Avoiding Politics: How Americans Produce Apathy in Everyday Life

University of San Francisco
USF Scholarship Repository
College of Arts and Sciences
Avoiding Politics: How Americans Produce Apathy
in Everyday Life by Nina Eliasoph
Joshua Gamson
University of San Francisco, gamson@usfca.edu
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Recommended Citation
Joshua Gamson , "Avoiding Politics: How Americans Produce Apathy in Everyday Life by Nina Eliasoph," American Journal of
Sociology 105, no. 2 (September 1999). DOI: 10.1086/210337
This Book Review is brought to you for free and open access by the College of Arts and Sciences at USF Scholarship Repository. It has been accepted
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American Journal of Sociology
larly regarding the applicability of Herbst’s state-level findings to the often poll-obsessed national political scene. But in raising complex questions about working definitions of public opinion and their relationship
to a mass-mediated political world, Herbst has helped to map a research
agenda and paved the way for further inquiry.
Avoiding Politics: How Americans Produce Apathy in Everyday Life. By
Nina Eliasoph. New York: Cambridge University Press, 1998. Pp.
x⫹330. $64.95 (cloth); $22.95 (paper).
Joshua Gamson
Yale University
I read this smart, energetic, slightly odd book about political apathy at
the tail end of the Bill and Monica saga, when even the observation that
citizens were uninterested in the impeachment trial elicited widespread
disinterest. Read against Nina Eliasoph’s concern for the sparseness and
thinness of what she calls “public-spirited political conversation” (p. 14),
what was striking about the recent scandal was how much people were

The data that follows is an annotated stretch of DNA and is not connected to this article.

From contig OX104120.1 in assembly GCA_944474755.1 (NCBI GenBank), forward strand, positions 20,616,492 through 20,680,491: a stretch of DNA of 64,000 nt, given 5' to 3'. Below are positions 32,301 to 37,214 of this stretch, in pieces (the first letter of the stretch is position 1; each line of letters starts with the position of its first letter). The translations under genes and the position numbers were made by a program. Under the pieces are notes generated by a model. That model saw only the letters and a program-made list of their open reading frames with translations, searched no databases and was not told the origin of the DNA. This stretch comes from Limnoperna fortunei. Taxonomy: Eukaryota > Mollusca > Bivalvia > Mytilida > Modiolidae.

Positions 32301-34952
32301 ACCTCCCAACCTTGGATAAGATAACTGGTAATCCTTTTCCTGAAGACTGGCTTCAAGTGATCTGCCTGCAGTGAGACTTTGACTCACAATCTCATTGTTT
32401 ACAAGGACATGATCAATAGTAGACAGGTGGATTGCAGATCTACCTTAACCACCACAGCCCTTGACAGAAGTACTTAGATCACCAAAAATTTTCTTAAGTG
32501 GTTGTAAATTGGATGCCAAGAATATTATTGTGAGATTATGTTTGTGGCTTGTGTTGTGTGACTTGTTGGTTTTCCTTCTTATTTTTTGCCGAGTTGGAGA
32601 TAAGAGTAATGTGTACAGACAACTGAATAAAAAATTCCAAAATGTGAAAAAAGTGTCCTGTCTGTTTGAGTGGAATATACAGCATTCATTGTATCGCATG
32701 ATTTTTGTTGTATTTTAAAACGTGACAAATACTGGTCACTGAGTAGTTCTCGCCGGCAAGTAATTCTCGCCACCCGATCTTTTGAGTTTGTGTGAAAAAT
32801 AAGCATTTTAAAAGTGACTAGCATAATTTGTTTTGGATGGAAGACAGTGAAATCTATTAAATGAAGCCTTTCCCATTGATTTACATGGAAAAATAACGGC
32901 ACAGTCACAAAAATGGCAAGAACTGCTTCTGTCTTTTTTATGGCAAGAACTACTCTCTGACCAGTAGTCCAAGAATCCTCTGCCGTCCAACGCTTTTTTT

talking about politics for once, even if it was just to say they wished
people would shut up about them already. All the bored chat about public
life underlines the important phenomenon Eliasoph tackles: how and
why people “keep politics at arm’s length in so many situations” (p. 10)
and how and why, as she puts in it her central metaphor, American political discussion tends to evaporate so quickly and easily.
Many people have pointed out the impoverishment of American political discourse, but what distinguishes Avoiding Politics is not just that
Eliasoph refuses simple explanations (television has made people dumb,
for instance, or major institutions inhibit political engagement), or her
facility with public-sphere theories, but that she actually went out and
talked and listened. The book is the result of two-and-a-half years of
ethnographic research with a range of civic groups in a “post-suburban”
region: voluntary associations such as antidrug groups, a recycling center,
and a high school parents’ group; recreational groups such as a countrywestern dance club and a fraternal organization she calls “Buffalo Club”;
and activist groups such as an antitoxics group and a peace vigil. While
it exhibits some of the minuses of a converted dissertation—a tendency
to pack in too much and to include tangential, so-and-so-might-argue discussions of too many other scholars—the book makes an innovative contribution to the important, ongoing discussion of American public discourse.